Biscuits: Preheat oven to 350 F. Line rimmed baking sheet with parchment paper. Combine flour, 1/2 cup sugar, baking powder, baking soda, and salt in large bowl; whisk to blend. Cut butter in thin slices into the flour. Rub butter together with flour mixture until coarse meal forms. Pour 3/4 cup buttermilk over. Toss until moist clumps form, adding more buttermilk by tablespoonfuls if dough is dry. Gather dough into a ball. Press out on floured surface to 3/4-inch thick round, about 8 1/2-inches in diameter. Using a round cutter, cut out biscuits. Gather dough scraps and repeat until all dough is used. Arrange biscuits on prepared sheet. Brush with cream; sprinkle generously with raw sugar. Bake biscuits until golden on top and tester inserted into center comes out clean, about 20 minutes. Transfer to rack; cool 30 minutes. Let stand at room temperature until serving time. Cut biscuits in half horizontally. Place bottoms on serving plates. Spoon large dollop of cream, then scant 1/2 cup berry mixture onto each. Cover with biscuit tops. Sift confectioners sugar over. Makes 8 servings.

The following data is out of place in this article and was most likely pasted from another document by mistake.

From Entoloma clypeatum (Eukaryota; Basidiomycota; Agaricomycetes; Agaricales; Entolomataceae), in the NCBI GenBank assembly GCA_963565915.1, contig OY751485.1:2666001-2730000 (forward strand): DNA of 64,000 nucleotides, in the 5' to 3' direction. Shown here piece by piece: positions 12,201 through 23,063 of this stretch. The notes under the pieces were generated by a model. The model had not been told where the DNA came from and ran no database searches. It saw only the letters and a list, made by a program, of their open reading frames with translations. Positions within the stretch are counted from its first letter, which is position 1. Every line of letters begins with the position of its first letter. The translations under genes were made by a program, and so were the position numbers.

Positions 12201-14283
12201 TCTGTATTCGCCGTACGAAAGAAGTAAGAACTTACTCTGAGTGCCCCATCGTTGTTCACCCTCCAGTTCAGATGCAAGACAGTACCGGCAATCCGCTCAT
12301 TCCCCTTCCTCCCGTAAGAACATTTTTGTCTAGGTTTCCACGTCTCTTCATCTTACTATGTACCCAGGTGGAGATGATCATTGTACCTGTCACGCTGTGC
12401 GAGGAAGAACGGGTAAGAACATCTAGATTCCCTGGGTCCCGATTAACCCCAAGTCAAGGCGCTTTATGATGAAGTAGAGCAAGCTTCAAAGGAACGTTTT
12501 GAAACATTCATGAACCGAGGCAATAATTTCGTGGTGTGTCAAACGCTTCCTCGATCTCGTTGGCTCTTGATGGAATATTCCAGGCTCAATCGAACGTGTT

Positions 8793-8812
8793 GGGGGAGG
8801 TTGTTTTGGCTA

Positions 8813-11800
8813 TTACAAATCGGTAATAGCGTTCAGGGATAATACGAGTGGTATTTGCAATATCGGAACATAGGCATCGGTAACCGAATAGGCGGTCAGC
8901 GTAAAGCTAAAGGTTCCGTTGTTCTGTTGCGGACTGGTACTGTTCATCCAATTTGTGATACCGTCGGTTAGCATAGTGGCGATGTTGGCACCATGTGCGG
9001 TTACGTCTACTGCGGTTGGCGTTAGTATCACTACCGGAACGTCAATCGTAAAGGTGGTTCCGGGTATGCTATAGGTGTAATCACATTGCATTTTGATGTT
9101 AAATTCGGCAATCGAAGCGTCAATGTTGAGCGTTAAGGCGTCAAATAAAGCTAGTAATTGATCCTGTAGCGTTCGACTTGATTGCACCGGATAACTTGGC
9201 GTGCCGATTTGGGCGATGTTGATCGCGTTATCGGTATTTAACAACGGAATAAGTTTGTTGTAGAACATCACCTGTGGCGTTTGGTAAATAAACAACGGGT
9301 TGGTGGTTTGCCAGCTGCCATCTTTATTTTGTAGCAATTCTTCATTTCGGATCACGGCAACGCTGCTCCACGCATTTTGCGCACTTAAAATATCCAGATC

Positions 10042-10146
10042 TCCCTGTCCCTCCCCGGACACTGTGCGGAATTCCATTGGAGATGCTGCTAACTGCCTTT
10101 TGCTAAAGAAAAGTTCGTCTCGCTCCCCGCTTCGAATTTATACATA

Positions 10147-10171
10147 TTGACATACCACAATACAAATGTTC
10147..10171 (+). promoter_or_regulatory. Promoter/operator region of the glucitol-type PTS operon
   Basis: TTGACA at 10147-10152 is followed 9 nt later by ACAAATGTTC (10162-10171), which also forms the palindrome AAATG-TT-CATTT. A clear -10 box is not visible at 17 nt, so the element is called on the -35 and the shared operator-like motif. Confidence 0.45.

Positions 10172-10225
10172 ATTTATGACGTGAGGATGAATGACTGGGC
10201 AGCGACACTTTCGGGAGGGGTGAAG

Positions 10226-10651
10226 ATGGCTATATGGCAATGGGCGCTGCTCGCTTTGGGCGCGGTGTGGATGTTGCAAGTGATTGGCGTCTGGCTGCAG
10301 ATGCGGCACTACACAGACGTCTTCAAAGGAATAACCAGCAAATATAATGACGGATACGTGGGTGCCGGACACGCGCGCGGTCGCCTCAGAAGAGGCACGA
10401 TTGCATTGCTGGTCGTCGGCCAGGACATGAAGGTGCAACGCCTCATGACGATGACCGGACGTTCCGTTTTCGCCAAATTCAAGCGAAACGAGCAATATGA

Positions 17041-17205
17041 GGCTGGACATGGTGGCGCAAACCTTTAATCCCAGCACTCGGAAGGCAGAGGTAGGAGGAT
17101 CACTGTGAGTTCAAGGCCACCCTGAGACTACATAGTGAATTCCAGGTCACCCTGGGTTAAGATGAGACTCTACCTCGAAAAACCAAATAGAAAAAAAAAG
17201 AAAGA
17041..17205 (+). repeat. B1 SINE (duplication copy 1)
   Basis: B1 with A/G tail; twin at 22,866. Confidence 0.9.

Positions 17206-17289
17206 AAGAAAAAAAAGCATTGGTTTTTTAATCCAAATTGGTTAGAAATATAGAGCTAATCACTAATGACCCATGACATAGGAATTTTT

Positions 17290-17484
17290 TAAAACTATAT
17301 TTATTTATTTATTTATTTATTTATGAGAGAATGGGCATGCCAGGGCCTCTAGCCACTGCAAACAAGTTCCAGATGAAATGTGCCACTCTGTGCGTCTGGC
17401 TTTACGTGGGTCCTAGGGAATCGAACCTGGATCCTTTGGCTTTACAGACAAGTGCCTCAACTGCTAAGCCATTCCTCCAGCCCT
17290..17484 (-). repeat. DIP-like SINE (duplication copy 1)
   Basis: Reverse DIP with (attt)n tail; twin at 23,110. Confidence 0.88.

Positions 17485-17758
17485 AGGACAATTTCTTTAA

Wildflower Inn Blueberry Jam

Maine produces a lot of blueberries and the Wildflower Inn in Searsport, Maine knows what to do with them. This jam is delicious on pancakes or waffles, biscuits or toast.

5 cups fresh or frozen, thawed wild blueberries
5 1/4 cups granulated sugar
2/3 cup fresh orange juice
1 tablespoon fresh lemon juice
1/4 teaspoon salt
1 package (6 ounces) liquid fruit pectin (such as Certo)

Place washed and stemmed blueberries in a large saucepan and crush with a potato masher. Add sugar, juices, and salt; stir well to combine. Let blueberry mixture stand for 30 minutes. Bring mixture to a boil over medium heat, cook 1 minute, stirring constantly. Remove from heat and add pectin, stirring until well blended. Pour jam into jars or airtight containers. Cool completely, cover and refrigerate for up to 4 weeks. Makes 7 cups; serving size 2 tablespoons.

Blueberry Cheesecake

Easier than any pie but you need to begin preparing the cheesecake one day before serving.


2 1/3 cups graham cracker crumbs
1 stick (1/2 cup) butter, melted
1/4 cup granulated sugar


4 packages (8 oz. each) cream cheese, room temperature
1 1/2 cups granulated sugar
1/4 cup all-purpose flour
5 large eggs
1 container (16 oz.) sour cream
1/4 cup milk
1 tablespoon vanilla


1/3 cup blueberry jam
2 baskets (6 oz. each) blueberries or one 12-ounce package frozen, thawed and drained